Health Care and the Supremes: So Much for the Revolution
by Charles Goyette: If
You Meet the Buddha on the Road
Of course the
State doesn’t create any wealth. But it sure keeps busy moving it
around a lot. The governing classes and bureaucracies have been
doing it so long and on such a ballooning scale that by now it is
inexcusable to have missed what happens when the State stovepipes
money to a particular recipient group: costs go through the roof.
You may have
noticed the hand of the state in blowing up the housing bubble.
If you came along too late for that show, look at the education
bubble instead. Student loan debt is now over a trillion dollars,
even larger than total U.S. credit card debt. And it keeps growing.
All that State guaranteed loan money has simply blown up the cost
of higher education, transferring wealth from students to the professorial
classes and education elite, and further trivializing education
with silly, taxpayer-subsidized classes. (Why, really, should a
university offer three credit hours to study Lady Gaga? Would it
be so difficult for someone that interested to just, y’know, read
It’s not so
difficult to understand the impact of the State and its largesse.
Imagine a law that had the state subsidizing hamburger consumption,
agreeing to pay a substantial part of the cost of every hamburger
eaten. Hamburger sales would skyrocket and prices would head to
the moon. And then if the State capped prices too, hamburger shortages
would soon become a fact of life.
Now the State,
which has almost completely ruined medical care that was the envy
of the world, is busy channeling more money to the industry. And
all eyes are turned toward arguments before the Supreme Court that
will determine just how thoroughly the State will be able to destroy
the physician- patient relationship as it stovepipes money to Big
Pharma and corporate medicine.
The oral arguments
before the court have been characterized by typical lawyerly casuistry,
arguments and inquiries which presage a hair-splitting outcome.
While the court is capable of striking down the mandates in part,
if it does so, it will be in a way that changes, but does not arrest,
the further socialization of medicine.
arguments Senator Leahy said that it would be hard to understand
how the Supreme Court could strike down the health care mandates
without overturning Social Security. "I don’t think they are
prepared to do that," he said.
Both Obamacare and Social Security rely on the same view of the
State and its power to order about the affairs of the individual.
And that is the real issue at hand. It is an issue the justices,
themselves political appointees and servitors of the state, won’t
confront. In fact, even if the justices were utterly convinced that
Social Security were unconstitutional, they would still leave it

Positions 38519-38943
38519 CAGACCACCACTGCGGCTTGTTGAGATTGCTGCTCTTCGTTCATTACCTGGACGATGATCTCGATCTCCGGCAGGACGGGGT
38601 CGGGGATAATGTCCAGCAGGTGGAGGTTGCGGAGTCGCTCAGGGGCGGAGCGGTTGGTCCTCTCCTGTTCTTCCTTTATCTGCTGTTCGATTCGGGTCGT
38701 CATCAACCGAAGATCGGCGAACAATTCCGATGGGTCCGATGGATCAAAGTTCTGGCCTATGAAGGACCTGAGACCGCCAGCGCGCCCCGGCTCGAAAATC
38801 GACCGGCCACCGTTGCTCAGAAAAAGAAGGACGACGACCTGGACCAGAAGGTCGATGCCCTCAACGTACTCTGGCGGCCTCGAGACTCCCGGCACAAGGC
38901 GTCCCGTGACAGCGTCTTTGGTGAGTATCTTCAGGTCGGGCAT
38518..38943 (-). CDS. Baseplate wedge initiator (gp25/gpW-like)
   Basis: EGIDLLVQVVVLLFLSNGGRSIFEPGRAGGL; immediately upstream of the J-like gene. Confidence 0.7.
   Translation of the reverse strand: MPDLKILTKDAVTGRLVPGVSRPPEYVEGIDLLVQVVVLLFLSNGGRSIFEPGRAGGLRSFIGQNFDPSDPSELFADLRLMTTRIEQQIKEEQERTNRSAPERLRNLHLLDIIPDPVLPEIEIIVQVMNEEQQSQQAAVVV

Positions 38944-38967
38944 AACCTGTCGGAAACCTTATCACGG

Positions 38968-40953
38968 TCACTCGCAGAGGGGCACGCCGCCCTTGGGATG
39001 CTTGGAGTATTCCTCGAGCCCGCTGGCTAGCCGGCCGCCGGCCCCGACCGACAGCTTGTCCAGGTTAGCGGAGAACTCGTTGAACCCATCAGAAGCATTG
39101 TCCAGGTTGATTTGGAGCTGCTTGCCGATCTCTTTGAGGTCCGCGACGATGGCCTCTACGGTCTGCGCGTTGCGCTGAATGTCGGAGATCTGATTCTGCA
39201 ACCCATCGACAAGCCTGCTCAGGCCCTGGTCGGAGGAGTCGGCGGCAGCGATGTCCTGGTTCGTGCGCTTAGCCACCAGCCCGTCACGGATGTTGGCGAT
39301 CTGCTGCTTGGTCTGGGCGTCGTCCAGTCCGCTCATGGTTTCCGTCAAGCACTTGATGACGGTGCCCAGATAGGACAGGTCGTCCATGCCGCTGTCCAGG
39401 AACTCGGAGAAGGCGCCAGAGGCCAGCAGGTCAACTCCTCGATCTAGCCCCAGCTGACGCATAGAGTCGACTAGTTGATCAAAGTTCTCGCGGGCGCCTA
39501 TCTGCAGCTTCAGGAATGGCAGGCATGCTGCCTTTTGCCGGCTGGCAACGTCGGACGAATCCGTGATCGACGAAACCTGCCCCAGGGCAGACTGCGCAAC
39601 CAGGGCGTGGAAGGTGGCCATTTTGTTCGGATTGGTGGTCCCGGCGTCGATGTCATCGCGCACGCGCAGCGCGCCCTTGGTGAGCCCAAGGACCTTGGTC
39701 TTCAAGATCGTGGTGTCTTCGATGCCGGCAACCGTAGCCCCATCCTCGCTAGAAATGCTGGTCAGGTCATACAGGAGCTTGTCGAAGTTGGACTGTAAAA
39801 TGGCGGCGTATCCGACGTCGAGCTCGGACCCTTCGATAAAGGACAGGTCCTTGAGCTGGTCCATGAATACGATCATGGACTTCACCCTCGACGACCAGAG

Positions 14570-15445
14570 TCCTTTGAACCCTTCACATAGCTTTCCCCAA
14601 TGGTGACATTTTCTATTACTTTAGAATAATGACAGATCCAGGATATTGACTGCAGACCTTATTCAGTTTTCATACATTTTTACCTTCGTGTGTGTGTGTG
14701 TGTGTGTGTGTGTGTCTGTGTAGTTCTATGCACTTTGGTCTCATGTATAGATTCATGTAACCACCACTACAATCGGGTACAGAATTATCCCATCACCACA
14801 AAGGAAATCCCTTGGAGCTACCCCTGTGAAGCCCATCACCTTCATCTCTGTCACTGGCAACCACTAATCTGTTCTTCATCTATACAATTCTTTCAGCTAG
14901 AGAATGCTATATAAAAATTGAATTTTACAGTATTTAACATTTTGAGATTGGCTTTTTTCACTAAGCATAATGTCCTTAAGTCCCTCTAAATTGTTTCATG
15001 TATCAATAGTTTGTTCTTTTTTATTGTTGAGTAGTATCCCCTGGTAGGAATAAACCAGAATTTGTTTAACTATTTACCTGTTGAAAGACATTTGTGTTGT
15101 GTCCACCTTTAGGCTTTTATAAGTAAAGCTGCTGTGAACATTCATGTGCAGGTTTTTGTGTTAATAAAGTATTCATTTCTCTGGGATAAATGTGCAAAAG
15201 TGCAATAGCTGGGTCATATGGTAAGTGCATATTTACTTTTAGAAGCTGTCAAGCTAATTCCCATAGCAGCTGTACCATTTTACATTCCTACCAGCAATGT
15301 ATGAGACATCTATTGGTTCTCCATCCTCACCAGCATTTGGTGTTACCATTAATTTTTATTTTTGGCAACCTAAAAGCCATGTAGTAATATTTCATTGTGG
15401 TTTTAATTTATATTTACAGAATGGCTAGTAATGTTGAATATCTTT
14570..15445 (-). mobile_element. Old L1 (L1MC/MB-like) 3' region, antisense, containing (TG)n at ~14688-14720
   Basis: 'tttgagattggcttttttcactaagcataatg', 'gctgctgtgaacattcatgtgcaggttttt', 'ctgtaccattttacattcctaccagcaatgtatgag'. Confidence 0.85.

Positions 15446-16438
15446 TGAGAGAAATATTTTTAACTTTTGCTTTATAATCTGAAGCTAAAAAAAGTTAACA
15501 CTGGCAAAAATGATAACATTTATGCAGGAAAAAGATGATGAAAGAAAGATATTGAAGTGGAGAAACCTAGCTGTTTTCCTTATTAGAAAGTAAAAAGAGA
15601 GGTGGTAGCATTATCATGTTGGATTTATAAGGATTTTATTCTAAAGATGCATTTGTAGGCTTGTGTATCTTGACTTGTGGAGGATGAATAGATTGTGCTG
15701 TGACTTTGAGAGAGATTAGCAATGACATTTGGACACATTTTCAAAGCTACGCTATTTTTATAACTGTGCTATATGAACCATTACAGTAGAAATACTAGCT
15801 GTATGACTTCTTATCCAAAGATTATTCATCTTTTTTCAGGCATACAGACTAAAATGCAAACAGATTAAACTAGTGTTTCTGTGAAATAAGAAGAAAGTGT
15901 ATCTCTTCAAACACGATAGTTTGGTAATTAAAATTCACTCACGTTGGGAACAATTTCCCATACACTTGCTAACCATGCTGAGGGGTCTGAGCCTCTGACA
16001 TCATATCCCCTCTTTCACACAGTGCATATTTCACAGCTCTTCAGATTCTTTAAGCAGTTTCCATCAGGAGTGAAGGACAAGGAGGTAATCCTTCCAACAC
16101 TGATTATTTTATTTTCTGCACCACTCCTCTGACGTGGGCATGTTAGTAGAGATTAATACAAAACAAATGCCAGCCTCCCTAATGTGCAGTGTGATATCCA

intact to collapse in its own ashes. There would be none of the
interminable media chatter about Justice Kennedy and his swing vote.
Court is not alone in its refusal to address the real issue of the
State and its power. The Republicans, posturing as principled opponents
of State mandates, won’t address the power of the State either except
to the extent they see it as an election year expedience. After
all, the Affordable Care Act is a changeling. It may have been raised
by Obama, but it is a Republican child. Its mandates sprang from
the brow of Republicans. It was suckled at the breast of the Heritage
Foundation. And if any final questions about its parentage remain,
they can be answered by noting that Mitt Romney, the likely Republican
nominee, called upon Ted Kennedy to witness the birth and even midwife
his Romneycare offspring in Massachusetts.
care more expensive, regimented and regulated at the hands of Republicans
or Democrats will have one unintended consequence. Just as stovepiping
money into housing and educations drove the costs of both up, so
too will healthcare costs rise ever higher, while attempts to put
a lid on those prices will mean care that is characterized by shortages
and delays. This will all conspire to help solve the actuarial problem
of Social Security since people will be forced to forego needed
care and leave medical maladies untreated. The American lifespan
will grow shorter. In the growth of statism, America is emulating
the old Soviet Union. Why then shouldn’t American life expectancy
emulate theirs, with longevity that bumped along at the bottom range
well below that of Japan, Europe, and the United States?
For those detached
from the partisan one-upmanship of the Red and Blue parties, those
more interested in the preservation of our freedom and the restoration
of our prosperity, the battle over healthcare highlights the absurdity
of what has become of the land of the free. In a Lew Rockwell.com
blog post, Thomas DiLorenzo summed it all up, concluding
ironically that the main idea of the founding fathers…
. . was that after a long and bloody revolution fought in the name
of freedom and against tyranny, they would place everyone' s freedom,
and life itself, in the hands of five government lawyers with lifetime
tenure. Or in some cases just one government lawyer with lifetime
tenure if the nine-person Supreme Court happens to have a 4–4 ideological
split on most issues."
© 2012 Charles Goyette
Best of Charles Goyette